The LEGO Ideas platform is presented as a channel for fans and designers to use their existing passion and creativity productively, for their own financial benefit and for the (considerably larger) economic benefit of the company. Adult designers using the platform do so only in alignment within the operation of a set of Guidelines that constrain and guide their decisions in a way perceived to be an appropriate reflection of the LEGO brand. Like other online platforms with social features, the Ideas platform is a commercial infrastructure in which community is shaped, rather than a community infrastructure. The success of the platform has also impacted on the wider toy industry, with other toy companies introducing Ideas-like platforms, such as Mattel’s ‘Creations’. In turn, the platform and its users intersect with other participatory Internet platforms such as social network sites where they promote their Ideas to garner the magical 10,000 supporters needed to progress to the next step. Further engagement with broader notions of digital infrastructure and platforms, especially on the terms described by Plantin et al., would offer fruitful insights into both the wider LEGO operation and LEGO Ideas specifically. Throughout the process, LEGO collects massive amounts of user data from both participating fan designers and other users of the site through both technical means and social signals. Such data is of additional value when combined with other LEGO user accounts such as purchase history, and potentially also with information about users (buyers and sellers) on the Bricklink site. This offers a potentially vast amount of signals about purchase, browsing, and interest among both existing and prospective LEGO customers, and could again be part of a larger study of the company’s corporate strategies.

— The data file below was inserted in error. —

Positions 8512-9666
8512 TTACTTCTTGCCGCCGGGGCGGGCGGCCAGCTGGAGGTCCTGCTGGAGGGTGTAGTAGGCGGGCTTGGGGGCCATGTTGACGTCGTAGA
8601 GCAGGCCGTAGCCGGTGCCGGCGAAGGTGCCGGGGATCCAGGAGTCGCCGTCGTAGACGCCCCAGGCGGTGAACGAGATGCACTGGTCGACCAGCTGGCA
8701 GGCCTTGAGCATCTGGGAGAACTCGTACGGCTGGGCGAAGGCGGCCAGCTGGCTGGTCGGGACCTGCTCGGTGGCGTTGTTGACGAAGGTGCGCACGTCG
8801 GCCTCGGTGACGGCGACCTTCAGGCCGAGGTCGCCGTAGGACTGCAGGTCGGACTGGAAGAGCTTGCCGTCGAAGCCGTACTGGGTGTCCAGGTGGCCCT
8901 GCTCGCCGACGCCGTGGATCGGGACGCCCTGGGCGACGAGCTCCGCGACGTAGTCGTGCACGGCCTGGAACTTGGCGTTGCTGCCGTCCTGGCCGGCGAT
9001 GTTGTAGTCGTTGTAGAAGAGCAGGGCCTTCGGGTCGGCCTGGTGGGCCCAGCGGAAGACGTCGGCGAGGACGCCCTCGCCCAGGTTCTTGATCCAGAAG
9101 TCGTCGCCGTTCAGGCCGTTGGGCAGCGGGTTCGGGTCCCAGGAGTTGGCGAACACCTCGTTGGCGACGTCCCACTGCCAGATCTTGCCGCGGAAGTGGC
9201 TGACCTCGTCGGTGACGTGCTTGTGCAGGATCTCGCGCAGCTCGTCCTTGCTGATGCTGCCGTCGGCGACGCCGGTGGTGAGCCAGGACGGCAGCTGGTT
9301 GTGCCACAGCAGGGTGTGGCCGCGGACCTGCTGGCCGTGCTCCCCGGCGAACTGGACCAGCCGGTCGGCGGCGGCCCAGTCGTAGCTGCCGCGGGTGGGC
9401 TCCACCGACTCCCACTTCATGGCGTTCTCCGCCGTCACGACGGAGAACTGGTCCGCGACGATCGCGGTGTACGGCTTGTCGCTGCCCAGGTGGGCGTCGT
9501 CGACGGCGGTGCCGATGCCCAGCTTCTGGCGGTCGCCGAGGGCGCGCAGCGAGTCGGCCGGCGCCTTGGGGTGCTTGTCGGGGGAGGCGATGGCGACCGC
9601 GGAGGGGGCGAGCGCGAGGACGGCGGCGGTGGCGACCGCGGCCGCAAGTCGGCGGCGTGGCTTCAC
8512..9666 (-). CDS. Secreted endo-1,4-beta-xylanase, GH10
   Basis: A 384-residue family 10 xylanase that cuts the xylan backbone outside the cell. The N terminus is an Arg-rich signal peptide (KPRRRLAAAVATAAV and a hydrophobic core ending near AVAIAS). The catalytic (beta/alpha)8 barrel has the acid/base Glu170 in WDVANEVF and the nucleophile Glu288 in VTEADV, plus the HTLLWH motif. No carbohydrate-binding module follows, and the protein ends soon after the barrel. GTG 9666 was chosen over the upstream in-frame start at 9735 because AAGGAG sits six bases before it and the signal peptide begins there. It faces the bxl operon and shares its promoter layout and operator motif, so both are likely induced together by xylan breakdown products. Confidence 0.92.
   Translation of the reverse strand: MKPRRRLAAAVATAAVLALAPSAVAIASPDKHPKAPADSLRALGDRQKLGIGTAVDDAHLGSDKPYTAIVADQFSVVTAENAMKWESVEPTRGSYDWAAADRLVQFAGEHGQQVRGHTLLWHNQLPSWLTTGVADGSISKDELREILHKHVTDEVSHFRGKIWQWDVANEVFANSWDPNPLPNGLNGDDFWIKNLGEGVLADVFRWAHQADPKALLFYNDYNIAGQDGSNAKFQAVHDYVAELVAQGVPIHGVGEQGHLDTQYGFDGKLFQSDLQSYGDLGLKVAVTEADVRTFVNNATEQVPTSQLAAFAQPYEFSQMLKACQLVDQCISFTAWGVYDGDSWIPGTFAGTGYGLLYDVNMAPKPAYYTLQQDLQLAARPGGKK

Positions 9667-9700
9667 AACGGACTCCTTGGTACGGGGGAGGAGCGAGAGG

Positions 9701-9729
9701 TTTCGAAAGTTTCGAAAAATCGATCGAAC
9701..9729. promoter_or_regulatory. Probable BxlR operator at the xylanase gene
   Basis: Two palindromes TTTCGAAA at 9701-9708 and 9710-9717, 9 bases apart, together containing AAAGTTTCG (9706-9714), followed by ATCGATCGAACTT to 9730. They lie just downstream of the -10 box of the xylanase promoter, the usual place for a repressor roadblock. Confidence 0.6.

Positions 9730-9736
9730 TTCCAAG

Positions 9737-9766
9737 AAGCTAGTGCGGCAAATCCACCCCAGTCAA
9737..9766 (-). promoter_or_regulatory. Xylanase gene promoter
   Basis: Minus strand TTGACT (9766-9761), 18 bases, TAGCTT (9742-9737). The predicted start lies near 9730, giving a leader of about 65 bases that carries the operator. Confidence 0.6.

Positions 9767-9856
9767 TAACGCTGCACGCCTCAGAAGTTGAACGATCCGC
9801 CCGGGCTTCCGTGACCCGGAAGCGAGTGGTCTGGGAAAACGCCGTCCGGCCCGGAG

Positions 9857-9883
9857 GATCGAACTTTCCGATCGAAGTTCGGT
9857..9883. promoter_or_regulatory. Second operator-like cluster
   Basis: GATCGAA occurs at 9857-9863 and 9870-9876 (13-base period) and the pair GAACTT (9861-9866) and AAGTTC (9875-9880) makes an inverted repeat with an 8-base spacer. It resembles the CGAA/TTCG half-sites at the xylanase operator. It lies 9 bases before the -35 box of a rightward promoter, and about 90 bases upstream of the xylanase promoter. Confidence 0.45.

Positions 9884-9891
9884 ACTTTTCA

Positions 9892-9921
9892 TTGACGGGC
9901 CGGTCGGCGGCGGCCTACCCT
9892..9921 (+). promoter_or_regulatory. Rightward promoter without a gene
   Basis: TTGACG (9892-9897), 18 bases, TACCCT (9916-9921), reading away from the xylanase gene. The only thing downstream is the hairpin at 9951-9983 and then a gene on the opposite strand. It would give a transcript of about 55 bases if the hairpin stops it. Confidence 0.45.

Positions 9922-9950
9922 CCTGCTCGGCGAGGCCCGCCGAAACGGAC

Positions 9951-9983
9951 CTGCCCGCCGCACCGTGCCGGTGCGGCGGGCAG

The Guidelines shape the entirety of this interactive space, creating the infrastructure in which different forms of knowledge and cultural capital operate, and rhetorical action occurs. Successful Ideas have captured a social Zeitgeist to gather the required number of supporters, while also ensuring they closely align with the LEGO brand guidelines. LEGO staff participating in the process bring their own institutional perspective to the designs, taking over where required but also consulting the submitting fan designers in a number of cases. On this point, the Guidelines offer ambiguity, allowing the LEGO Group discretion over the final shape of interaction between designers of different status.

All of these examples demonstrate the rhetorical infrastructure of the LEGO Ideas platform and its Guidelines. As a key interactive space between the LEGO Group and its adult fan community, the underpinning expertise, documentation, networks of information and individuals, and complex data flows clearly demonstrate the ways that toys can intersect with other social and economic structures.


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Author Biographies

Travis Holland, Charles Sturt University

Travis Holland is a Senior Lecturer in Communication at Charles Sturt University, Australia. Travis teaches both undergraduate and masters subjects on digital media, communication theory, and research strategies. His current research focus is exploring how public and scientific organisations such as space agencies and museums can more effectively engage with the public.

Beck Wise, University of Queensland

Beck Wise is a rhetorician and technical writing scholar at The University of Queensland, where they are a Lecturer in Professional Writing. Beck’s research investigates expertise, ethics and communication at the sites where individuals meet institutions, bringing together rhetorics of science, literacy studies, digital rhetorics and feminist theory to build better understandings of how writing shapes culture and equip writers across contexts to work towards justice. Beck’s work has appeared in TEXT and Rhetoric of Health & Medicine, among others.